`Sq''`

```
= Grav*LAcg*mA*SIN(Aq) + Grav*mP*(LAl*SIN(Aq)+LS*SIN(Aq+Sq)) -
Grav*mW*(LAs*SIN(Aq)+LW*SIN(Aq+Wq)) - LAl*LS*mP*SIN(Sq)*(Aq'^2-(Aq'+Sq')^2) -
LAs*LW*mW*SIN(Wq)*(Aq'^2-(Aq'+Wq')^2)
```

`(IW3 + LW*mW*(LW+LAs*COS(Wq)))*`

`Aq''`

`+ (IW3 + mW*LW^2)*`

`Wq''`

`= -LW*mW*(Grav*SIN(Aq+Wq)+LAs*SIN(Wq)*Aq'^2)`

`(LS*mP*(LS+LAl*COS(Sq)))*`

`Aq''`

`+ (mP*LS^2)*`

`Sq''`

`= LS*mP*(Grav*SIN(Aq+Sq)-LAl*SIN(Sq)*Aq'^2)`

Note that in stage 2, there are three degrees of freedom, so there are now three equations of motion. As in stage 1 we will turn the equations of motion onto first order differential equations by using the time derivatives of Aq, Wq, and Sq, which we will call Aw, Ww, and Sw, and substituting them into the equations of motion.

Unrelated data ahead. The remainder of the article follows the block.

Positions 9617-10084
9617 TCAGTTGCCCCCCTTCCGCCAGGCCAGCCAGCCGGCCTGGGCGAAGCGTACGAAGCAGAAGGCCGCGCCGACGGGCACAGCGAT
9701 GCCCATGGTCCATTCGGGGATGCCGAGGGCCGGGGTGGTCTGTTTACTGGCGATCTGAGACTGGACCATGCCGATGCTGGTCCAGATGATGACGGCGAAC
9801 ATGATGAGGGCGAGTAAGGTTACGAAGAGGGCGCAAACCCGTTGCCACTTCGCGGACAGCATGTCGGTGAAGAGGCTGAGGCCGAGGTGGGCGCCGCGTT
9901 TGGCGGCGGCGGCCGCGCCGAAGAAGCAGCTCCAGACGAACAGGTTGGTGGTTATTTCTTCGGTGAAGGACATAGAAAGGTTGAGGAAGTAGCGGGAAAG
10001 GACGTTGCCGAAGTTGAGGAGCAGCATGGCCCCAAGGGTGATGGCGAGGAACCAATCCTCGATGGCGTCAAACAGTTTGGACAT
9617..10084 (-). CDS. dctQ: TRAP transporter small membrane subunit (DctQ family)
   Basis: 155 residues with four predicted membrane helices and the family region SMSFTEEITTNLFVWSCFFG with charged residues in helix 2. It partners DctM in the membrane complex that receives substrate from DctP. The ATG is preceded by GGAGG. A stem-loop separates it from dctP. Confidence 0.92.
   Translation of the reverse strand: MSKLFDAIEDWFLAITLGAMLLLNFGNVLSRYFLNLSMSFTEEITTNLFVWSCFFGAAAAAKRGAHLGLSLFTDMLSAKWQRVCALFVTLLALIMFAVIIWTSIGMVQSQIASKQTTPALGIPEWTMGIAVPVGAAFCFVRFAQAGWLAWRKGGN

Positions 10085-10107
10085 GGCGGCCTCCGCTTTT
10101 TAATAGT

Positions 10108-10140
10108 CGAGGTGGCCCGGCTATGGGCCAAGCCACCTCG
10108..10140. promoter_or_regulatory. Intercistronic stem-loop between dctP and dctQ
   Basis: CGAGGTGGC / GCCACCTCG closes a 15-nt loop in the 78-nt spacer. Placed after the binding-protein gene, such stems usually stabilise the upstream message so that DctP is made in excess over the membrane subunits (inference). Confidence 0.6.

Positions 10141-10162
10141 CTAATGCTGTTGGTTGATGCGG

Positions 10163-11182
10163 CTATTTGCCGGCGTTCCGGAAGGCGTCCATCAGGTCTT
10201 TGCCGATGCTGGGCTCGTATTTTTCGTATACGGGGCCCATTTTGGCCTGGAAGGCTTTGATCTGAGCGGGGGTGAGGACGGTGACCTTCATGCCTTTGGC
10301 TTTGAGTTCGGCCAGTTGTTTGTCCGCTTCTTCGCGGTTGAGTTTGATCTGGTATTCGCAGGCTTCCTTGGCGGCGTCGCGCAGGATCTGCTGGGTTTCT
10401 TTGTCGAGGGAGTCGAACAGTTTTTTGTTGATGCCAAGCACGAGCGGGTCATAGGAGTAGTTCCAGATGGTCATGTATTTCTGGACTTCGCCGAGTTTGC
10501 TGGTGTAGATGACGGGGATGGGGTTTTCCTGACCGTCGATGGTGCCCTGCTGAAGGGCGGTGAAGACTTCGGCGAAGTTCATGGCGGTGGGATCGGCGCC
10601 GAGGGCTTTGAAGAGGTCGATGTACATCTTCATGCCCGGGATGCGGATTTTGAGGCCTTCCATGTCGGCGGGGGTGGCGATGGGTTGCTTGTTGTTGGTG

```
(IA3 + IW3 + mA*LAcg^2 + mP*(LAl^2+LS^2+2*LAl*LS*COS(Sq)) +
mW*(LAs^2+LW^2+2*LAs*LW*COS(Wq)))*
```

`Aw'`

`+ (IW3 + LW*mW*(LW+LAs*COS(Wq)))*`

`Ww'`

`+ (LS*mP*(LS+LAl*COS(Sq)))*`

`Sw'`

```
= Grav*LAcg*mA*SIN(Aq) + Grav*mP*(LAl*SIN(Aq)+LS*SIN(Aq+Sq)) -
Grav*mW*(LAs*SIN(Aq)+LW*SIN(Aq+Wq)) - LAl*LS*mP*SIN(Sq)*(Aw^2-(Aw+Sw)^2) -
LAs*LW*mW*SIN(Wq)*(Aw^2-(Aw+Ww)^2)
```

`(IW3 + LW*mW*(LW+LAs*COS(Wq)))*`

`Aw'`

`+ (IW3 + mW*LW^2)*`

`Ww'`

`= -LW*mW*(Grav*SIN(Aq+Wq)+LAs*SIN(Wq)*Aw^2)`

`(LS*mP*(LS+LAl*COS(Sq)))*`

`Aw'`

`+ (mP*LS^2)*`

`Sw'`

`= LS*mP*(Grav*SIN(Aq+Sq)-LAl*SIN(Sq)*Aw^2)`

In order to separate Aw’, Ww’, and Sw’ into separate expressions we will first put the equations of motion into matrix form.

where,

`M11`

```
= IA3 + IW3 + mA*LAcg^2 + mP*(LAl^2+LS^2+2*LAl*LS*COS(Sq)) +